Quick Care Facts
• Care Level: Easy • Temperament: Peaceful • Maximum Size: 9"
• Minimum Tank Size: 70 gallons • Water Conditions: 74-80° F, dKH 8-12, pH 8.1-8.4, sg 1.020-1.025
• Diet: Omnivore • Origin: Western Pacific
• Family: Siganidae • Species: Foxface-Rabbit • Aquarium Type: Reef Compatible
Native Habitat and Species Information
Foxface Rabbitfish native habitat, distribution, behavior & aquarium compatibility.
The Foxface Rabbitfish (Siganus vulpinus) has been a popular fish species amongst reef aquarium hobbyists for a long time. Their coloration, unique shape and propensity for consuming algae and other marine vegetation make them both an attractive and beneficial addition to the reef aquarium.
In the wild they are found throughout the coral reefs and rocky reef outcrops that dot the western Pacific ocean. While generally considered a reef safe species, the Foxface Rabbitfish may nibble on zoanthids or coral polyps if not properly fed. Despite their relatively large size, they are active and graceful swimmers that do well swimming about crowded reef aquariums.
Hobbyists may still find this species sold under the now obsolete common name of Foxface Lo, which was based off of the previous categorization of the Foxface in the genus Lo. Foxface Rabbitfish make an excellent addition to a wide variety of aquariums including reef, FOWLR and semi-aggressive predator aquariums.
Their larger size allows them to be kept with many of the less aggressive predatory fish species, while their graceful swimming and algae consumption make them suitable for reef and mixed reef aquariums as well.
How to successfully keep Foxface Rabbitfish in the home aquarium.
Keeping Foxface Rabbitfish in the home aquarium is relatively straight forward and not too difficult. Primarily they need an adequately sized aquarium approximately 4 feet in length and 70 gallons or more in volume. Foxface Rabbitfish are tolerant of less than perfect water parameters, but do need stable water temperature and chemistry.
Plenty of live rock within the aquarium is ideal as this will provide the Foxface Rabbitfish both with places to hide when threatened and with additional feeding opportunities. The relatively large size of the Foxface combined with their peaceful demeanor make them well suited to be housed with a wide variety of other fish species. They are generally too large for larger semi-aggressive fish to bother and due to their peaceful nature they will not bother smaller fish species.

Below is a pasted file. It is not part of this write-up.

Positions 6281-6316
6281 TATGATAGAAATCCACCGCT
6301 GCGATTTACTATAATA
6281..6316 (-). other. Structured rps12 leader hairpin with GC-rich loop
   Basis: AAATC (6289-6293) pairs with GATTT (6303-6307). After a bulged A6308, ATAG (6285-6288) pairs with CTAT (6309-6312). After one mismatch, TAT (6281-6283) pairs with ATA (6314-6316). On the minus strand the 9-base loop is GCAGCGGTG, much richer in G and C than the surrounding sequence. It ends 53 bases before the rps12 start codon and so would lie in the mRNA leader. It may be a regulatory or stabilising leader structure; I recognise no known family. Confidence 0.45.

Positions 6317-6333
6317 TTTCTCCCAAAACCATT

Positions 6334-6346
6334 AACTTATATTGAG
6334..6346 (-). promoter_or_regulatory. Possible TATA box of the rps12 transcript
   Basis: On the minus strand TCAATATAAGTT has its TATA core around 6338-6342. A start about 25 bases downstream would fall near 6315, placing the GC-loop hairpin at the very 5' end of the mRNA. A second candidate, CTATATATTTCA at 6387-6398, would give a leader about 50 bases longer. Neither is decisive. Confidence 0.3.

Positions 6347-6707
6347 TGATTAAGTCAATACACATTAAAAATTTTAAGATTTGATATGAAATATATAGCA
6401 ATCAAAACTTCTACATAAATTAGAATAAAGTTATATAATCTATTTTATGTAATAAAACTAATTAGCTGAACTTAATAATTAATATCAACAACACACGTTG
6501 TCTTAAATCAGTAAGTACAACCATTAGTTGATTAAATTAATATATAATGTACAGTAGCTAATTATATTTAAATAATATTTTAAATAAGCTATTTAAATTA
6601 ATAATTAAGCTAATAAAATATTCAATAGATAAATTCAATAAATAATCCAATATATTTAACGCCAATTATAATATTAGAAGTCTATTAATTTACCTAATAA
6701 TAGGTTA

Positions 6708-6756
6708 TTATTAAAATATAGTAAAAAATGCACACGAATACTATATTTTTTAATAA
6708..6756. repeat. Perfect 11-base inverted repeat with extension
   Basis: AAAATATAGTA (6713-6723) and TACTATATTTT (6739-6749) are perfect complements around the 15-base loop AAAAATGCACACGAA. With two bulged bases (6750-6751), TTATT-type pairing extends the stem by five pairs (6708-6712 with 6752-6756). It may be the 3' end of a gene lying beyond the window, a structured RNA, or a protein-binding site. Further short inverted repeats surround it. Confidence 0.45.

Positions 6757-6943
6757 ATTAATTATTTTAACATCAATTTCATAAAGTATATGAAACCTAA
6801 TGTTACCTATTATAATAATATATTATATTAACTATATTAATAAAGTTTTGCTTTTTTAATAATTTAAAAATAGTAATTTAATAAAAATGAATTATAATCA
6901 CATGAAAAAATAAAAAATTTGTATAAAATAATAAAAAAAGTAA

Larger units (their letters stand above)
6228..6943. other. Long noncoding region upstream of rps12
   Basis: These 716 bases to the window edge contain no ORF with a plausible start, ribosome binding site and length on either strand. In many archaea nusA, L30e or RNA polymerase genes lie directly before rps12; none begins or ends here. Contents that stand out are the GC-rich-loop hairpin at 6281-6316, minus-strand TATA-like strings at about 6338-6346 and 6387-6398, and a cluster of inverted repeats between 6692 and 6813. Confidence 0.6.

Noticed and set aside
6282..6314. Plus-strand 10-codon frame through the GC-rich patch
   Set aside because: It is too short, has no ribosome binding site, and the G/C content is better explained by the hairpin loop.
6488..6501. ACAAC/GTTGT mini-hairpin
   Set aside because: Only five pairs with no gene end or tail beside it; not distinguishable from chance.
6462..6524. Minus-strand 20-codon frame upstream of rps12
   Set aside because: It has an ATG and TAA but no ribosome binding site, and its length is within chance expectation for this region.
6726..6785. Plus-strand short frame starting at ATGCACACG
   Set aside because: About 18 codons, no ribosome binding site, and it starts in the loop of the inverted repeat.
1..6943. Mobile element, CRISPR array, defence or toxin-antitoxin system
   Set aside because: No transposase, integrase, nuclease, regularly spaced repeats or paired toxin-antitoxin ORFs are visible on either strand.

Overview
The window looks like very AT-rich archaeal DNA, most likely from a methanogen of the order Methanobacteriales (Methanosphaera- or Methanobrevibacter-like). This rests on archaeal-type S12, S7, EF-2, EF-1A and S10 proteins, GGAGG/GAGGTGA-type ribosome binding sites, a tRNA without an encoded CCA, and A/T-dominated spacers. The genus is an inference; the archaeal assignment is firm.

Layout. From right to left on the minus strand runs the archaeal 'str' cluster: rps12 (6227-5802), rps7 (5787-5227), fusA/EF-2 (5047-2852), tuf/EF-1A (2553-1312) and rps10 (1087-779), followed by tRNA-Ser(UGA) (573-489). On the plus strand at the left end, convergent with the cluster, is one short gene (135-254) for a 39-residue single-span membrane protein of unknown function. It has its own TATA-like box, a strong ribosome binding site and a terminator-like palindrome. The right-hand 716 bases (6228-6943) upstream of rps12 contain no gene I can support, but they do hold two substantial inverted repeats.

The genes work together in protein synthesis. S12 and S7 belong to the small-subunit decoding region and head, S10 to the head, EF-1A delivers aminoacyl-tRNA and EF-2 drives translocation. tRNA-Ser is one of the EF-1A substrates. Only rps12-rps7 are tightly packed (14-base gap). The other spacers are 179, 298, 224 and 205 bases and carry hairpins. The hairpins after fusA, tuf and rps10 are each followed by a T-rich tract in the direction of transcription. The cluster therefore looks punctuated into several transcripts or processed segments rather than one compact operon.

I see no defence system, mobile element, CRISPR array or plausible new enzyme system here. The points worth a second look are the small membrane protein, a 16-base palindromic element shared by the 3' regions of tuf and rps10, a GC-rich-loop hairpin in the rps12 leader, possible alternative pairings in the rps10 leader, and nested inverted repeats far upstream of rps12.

Foxface Rabbitfish can also be kept with pretty much any coral, invertebrate or crustacean species found in the average reef or FOWLR aquarium. Hobbyists of any experience level should have no problems keeping this species provided their aquarium is large enough, they maintain reasonable water parameters and feed their fish quality fish foods.
Feeding & Nutrition
How to feed and provide proper nutrition for Foxface Rabbitfish.
Foxface Rabbitfish are omnivores that require both plant and animal based foods in their diet. However, they require a much higher proportion of plant matter, seaweed and algae in their diet compared to meaty food items. In the wild they will eat large quantities of marine plants like Caulerpa and other similar macro-algae. In the aquarium environment they are most often fed marine seaweed and frozen preparations designed for herbivores.
They will also consume meaty foods like mysis shrimp, brine shrimp and flake or frozen preparations designed for omnivores and herbivores. In addition to regular direct feedings, Foxface Rabbitfish should be provided with grazing opportunities via a vegetable clip containing seaweed, green leaf lettuce, romaine lettuce or via growth on live rock.
All Rabbitfish have venomous spines.
The Foxface Rabbitfish like all Rabbitfishes, has venomous spines on their dorsal, pectoral and anal fins. While not fatal to humans, their sting can be extremely painful. Most injuries to hobbyists occur when they attempt to handle the Rabbitfish without wearing gloves. Hobbyists should use plastic collection containers while wearing gloves if they need to catch or move Rabbitfish.
Click or Tap Photos below for Full Size Photos
Click or tap the images below to view full size images, then click or tap off the image to shrink again.